Archive

September 25th, 2016

Yes, it's hard to think about kids with cancer. But please don't look away.

    It's 6:30 a.m. and the sun is starting to peek out over the horizon. I take another gulp of my coffee, and leave the keys with the valet outside the hospital. I check my camera, making sure I have a formatted memory card and fresh batteries in my flash.

    As I grab my bag from the back seat, I can't help but notice the mismatched socks, leftover granola wrappers, and wrinkled school fliers that litter my car. I take a deep breath, thankful that my kids' seats are empty. I'm not at the hospital for them this morning. I'm there for 4-year-old Phoebe.

    About four years ago, I started taking pictures of sick kids. I look for smiles in hospital rooms and look past IV poles in hopes of capturing the fleeting moments of carefree childhoods that exist alongside tragic diagnoses and crippling test results. I look for little hands grasping onto hospital beds as toddlers take their first steps in brightly decorated triage rooms. My heart skips a beat when I see an older sister smile at a younger sibling, knowing that siblings, too, suffer when their loved ones are sick.

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When the county commission's prayer goes too far

    Plenty of local governments open their meetings with a quick, generic prayer from a member of the clergy. But is it different when the lawmakers themselves say "Let us pray" and then supplicate God to open everyone's heart to the message of Jesus Christ? Does that violate the Constitution?

    In a significant defeat for religious liberty, a federal appeals court has upheld a continuous practice of sectarian, public prayer by the members of a North Carolina board of county commissioners. The dissenting judge, the distinguished conservative J. Harvie Wilkinson, said the "seat of government" in the case was made to resemble "a house of worship." The court's majority said it was just following Supreme Court precedent.

    At the start of all the meetings of the Rowan County commissioners, one of the five -- all of whom are Christians and have been as long as anyone can remember -- invites those present stand for the invocation and the Pledge of Allegiance. The commissioners take turns, but each typically opens by saying "Let us pray" or "Please pray with me."

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When it comes to climate change, let's get our priorities straight

    Policy expert Bjorn Lomborg answers The Washington Post's question: How much should the next president be willing to spend on mitigation or retooling for renewable energy?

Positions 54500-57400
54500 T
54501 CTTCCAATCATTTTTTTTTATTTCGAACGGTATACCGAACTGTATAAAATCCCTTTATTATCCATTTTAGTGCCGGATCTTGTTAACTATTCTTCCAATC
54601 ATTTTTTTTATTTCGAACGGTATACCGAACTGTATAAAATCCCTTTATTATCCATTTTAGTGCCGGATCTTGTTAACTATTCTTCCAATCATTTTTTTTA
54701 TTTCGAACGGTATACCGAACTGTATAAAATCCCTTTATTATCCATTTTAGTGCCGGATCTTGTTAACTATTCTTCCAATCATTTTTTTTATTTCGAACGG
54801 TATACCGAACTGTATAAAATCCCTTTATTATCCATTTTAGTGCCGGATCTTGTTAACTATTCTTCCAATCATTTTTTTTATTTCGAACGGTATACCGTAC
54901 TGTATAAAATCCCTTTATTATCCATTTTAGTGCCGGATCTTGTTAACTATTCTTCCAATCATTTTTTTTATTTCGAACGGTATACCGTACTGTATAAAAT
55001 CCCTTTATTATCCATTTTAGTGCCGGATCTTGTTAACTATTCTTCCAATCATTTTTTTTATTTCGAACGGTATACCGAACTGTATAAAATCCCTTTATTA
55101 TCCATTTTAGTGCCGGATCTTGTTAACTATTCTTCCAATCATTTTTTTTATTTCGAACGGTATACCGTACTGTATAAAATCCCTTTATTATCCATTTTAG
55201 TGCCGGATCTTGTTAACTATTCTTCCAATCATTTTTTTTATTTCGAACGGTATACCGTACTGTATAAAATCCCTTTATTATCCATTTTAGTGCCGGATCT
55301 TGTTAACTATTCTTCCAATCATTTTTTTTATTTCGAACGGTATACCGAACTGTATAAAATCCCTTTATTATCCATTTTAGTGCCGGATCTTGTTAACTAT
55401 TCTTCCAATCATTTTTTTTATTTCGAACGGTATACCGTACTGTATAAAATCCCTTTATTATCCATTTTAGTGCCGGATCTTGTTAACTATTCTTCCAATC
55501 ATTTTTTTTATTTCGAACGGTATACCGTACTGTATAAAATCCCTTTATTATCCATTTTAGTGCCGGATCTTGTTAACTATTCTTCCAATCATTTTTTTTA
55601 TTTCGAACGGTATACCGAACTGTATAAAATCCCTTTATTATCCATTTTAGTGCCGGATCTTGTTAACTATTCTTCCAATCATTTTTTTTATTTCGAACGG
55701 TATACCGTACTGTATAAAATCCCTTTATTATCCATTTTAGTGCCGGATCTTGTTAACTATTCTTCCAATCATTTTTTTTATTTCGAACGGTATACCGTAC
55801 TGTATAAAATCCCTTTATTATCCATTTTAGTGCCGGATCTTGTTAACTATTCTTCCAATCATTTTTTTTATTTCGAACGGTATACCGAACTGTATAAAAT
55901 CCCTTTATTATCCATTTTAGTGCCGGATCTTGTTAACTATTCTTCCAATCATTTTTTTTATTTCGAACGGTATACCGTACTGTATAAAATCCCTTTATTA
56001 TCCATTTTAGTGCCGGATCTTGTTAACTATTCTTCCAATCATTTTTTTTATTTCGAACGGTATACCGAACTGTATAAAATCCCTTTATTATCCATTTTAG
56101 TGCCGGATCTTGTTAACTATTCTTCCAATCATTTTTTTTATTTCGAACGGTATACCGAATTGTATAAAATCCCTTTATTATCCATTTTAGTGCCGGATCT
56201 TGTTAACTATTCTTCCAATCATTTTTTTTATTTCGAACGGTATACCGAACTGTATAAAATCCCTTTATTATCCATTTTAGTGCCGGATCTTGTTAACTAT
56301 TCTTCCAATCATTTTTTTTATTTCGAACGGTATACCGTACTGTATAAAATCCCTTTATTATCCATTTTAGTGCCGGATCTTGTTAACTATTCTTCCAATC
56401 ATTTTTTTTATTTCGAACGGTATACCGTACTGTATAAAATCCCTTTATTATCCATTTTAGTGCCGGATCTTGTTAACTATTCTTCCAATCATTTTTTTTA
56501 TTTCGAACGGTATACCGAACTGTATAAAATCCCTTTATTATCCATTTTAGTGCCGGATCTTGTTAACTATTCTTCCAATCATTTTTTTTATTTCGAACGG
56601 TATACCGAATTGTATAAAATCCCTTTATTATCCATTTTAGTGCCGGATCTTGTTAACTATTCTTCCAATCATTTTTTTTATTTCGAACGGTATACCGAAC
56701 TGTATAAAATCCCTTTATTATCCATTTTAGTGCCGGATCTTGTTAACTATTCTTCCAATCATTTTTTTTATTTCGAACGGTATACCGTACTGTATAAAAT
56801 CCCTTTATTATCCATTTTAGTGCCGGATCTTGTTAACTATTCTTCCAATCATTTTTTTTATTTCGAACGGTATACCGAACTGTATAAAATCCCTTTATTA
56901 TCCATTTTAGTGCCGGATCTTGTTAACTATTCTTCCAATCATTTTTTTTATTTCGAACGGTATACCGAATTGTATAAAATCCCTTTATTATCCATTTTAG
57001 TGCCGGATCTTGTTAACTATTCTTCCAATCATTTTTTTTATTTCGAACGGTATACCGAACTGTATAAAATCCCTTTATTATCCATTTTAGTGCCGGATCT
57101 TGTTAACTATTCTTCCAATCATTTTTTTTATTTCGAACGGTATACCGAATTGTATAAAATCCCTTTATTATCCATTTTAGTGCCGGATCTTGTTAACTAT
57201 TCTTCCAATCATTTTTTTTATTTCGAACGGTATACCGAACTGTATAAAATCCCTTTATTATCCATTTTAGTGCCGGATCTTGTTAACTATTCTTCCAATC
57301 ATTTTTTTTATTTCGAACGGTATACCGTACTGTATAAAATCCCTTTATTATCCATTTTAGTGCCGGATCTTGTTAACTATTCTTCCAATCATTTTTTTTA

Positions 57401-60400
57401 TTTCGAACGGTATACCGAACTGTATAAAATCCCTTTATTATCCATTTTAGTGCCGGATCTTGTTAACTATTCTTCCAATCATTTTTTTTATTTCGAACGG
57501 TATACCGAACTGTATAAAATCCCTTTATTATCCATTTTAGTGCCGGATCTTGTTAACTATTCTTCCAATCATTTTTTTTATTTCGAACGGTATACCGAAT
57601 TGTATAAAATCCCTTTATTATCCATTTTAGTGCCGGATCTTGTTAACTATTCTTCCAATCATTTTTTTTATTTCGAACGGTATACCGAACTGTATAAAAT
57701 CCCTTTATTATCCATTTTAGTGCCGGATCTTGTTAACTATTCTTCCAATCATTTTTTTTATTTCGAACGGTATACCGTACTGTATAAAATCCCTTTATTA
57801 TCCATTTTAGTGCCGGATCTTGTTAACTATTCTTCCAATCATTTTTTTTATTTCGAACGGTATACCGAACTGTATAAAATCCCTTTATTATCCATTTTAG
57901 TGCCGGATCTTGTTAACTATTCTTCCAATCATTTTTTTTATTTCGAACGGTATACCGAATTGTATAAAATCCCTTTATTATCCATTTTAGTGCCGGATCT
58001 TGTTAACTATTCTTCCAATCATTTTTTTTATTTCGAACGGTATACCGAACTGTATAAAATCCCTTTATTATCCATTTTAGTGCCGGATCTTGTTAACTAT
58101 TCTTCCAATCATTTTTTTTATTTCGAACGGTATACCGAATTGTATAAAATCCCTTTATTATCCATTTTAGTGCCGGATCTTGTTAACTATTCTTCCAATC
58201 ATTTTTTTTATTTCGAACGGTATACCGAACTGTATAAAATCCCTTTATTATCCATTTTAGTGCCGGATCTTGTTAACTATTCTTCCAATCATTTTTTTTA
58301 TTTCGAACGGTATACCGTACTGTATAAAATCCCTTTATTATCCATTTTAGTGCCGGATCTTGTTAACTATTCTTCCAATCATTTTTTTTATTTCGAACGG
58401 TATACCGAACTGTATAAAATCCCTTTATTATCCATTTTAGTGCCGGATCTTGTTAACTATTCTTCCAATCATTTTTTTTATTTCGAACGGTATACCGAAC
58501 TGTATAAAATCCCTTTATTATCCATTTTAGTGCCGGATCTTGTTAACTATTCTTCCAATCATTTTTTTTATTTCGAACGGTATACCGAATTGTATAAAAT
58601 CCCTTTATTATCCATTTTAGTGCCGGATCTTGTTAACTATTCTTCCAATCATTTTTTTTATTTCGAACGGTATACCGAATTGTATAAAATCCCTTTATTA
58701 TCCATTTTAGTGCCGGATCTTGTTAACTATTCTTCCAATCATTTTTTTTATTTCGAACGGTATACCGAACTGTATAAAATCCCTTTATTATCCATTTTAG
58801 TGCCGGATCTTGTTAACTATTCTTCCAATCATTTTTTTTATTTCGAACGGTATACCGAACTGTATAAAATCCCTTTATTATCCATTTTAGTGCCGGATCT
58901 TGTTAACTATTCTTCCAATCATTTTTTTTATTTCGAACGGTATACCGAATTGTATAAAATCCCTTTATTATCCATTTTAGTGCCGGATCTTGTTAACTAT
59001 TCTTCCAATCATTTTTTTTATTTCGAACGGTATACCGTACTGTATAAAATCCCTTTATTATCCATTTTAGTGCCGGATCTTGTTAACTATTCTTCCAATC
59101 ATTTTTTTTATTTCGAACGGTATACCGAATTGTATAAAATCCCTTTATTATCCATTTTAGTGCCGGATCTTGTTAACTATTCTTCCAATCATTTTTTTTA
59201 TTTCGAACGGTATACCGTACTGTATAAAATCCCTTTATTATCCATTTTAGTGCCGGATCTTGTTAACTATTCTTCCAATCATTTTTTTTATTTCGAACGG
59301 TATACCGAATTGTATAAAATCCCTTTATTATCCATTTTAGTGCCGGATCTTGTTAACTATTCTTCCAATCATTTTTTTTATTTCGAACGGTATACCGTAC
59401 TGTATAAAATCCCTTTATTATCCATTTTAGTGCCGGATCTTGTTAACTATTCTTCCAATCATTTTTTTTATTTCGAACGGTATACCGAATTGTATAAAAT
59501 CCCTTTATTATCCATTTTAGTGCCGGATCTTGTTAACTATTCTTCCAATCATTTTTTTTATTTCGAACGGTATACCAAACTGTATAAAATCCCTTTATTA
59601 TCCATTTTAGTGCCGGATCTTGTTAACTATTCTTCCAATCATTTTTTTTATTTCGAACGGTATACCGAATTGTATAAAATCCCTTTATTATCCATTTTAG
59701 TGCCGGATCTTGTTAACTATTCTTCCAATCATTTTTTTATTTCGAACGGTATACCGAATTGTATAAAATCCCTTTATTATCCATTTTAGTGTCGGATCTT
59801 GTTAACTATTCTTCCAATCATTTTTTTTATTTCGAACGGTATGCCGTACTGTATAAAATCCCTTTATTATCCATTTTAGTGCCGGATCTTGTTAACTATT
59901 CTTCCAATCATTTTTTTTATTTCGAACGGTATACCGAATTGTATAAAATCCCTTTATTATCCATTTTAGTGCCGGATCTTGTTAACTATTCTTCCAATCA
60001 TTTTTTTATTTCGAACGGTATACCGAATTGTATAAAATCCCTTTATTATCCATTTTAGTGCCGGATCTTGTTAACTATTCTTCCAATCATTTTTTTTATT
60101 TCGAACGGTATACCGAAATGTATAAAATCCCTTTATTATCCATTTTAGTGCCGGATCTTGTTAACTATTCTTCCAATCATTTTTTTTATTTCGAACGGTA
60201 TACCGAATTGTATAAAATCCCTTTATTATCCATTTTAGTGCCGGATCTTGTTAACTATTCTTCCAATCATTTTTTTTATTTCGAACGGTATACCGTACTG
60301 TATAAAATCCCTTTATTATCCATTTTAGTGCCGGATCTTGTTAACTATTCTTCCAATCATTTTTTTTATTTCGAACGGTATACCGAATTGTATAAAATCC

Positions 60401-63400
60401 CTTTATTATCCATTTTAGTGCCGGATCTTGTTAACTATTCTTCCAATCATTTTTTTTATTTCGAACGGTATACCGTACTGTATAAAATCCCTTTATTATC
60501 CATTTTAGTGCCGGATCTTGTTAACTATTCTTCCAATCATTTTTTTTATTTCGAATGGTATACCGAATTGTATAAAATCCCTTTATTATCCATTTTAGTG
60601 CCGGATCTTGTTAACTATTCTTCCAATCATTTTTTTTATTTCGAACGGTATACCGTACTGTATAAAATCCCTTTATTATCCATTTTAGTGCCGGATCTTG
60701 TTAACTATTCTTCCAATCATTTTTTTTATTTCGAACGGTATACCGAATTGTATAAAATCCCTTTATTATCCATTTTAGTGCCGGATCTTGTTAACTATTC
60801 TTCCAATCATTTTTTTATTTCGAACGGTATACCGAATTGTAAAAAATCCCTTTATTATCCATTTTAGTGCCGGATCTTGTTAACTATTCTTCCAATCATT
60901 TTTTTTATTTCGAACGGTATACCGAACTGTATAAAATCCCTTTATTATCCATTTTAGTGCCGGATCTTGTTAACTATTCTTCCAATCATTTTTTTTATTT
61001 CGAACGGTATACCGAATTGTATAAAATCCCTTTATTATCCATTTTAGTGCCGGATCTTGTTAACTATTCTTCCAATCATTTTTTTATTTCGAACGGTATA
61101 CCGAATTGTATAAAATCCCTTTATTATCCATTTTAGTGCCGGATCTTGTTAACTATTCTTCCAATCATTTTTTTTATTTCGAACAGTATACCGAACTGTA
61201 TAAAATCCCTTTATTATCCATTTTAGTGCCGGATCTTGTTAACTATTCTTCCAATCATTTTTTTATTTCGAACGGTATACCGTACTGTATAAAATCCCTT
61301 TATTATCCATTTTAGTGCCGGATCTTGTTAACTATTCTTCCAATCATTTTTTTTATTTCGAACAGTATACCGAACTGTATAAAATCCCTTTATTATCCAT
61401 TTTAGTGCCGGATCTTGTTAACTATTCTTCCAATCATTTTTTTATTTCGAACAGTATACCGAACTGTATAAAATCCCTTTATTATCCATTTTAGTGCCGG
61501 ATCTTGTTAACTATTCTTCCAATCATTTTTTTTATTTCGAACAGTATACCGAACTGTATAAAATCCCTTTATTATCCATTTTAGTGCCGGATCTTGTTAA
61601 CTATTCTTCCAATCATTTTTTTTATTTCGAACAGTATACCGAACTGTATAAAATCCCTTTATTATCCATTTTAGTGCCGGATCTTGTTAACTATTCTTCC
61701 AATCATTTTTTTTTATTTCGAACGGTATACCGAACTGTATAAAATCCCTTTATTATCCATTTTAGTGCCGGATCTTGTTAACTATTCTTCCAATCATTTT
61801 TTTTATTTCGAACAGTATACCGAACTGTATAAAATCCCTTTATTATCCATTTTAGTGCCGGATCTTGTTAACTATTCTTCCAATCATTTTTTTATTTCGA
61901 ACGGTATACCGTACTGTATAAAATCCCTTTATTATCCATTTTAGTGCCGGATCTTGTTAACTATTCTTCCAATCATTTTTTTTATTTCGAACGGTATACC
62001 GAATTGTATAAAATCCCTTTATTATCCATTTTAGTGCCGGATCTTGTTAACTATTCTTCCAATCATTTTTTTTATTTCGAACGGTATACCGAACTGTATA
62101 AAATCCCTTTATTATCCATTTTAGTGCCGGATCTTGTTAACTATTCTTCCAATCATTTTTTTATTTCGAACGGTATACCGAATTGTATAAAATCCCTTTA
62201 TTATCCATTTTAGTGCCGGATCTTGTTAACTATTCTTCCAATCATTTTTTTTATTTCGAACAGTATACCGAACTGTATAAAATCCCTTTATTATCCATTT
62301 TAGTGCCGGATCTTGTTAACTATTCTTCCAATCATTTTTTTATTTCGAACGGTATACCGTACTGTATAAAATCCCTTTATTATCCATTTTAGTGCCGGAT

The next administration must recognize not only that climate change is a real problem but also that we are not on course to solve it. The next president needs the courage to discard our current feel-good but ineffective solutions. Ending our reliance on the fossil fuels that have powered two centuries of economic growth will require an energy revolution.

    Many policies focus on solving global warming by investing in solar and wind, but over the coming quarter-century, these technologies will contribute only marginally to the solution. Moreover, they are not competitive now and will be mostly inefficient for at least 25 years.

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What is going on here anyway?

    I know, it seems outrageous, But it's getting a lot of attention on some very respectable Web pages - which mainstream media won't mention:

    Donald Trump was not born in Queens,

    He was born in the Philippines,

    In a hotel in downtown Manila.

    Where his hair turned bright vanilla

    Due to vitamin deficiencies.

    His mom and dad were Celanese

    And left him with Franciscan nuns

    At the age of fourteen months.

    Adopted on the 3rd of June

    By a real estate tycoon

    Who took the little boy away

    To a mansion in the U.S.A.

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September 24th

A rising Japanese leader softens her controversial nationalism

    Japan's new defense minister, Tomomi Inada, is pushing her country to become a stronger, more independent actor on the world stage - and trying to make herself prime minister in the process. But as she gets closer to both goals, she's finding that Japan's success is more dependent than ever on deepening cooperation with its neighbors and the United States.

    Inada rose to prominence in Japan as a conservative firebrand who embraced controversial views, including questioning the facts surrounding Japan's wartime atrocities. She once suggested that Japan should get its own nuclear weapons. She is often accused of being a revisionist - a term for those who seek to partly rehabilitate Japan's wartime history. But as was clear to me after an hour-long interview last week during her first trip to Washington in her new role, Inada is coming to terms with the fact that if she wants to lead Japan into the future, she needs to be a globalist first.

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Trump is the Islamic State's dream candidate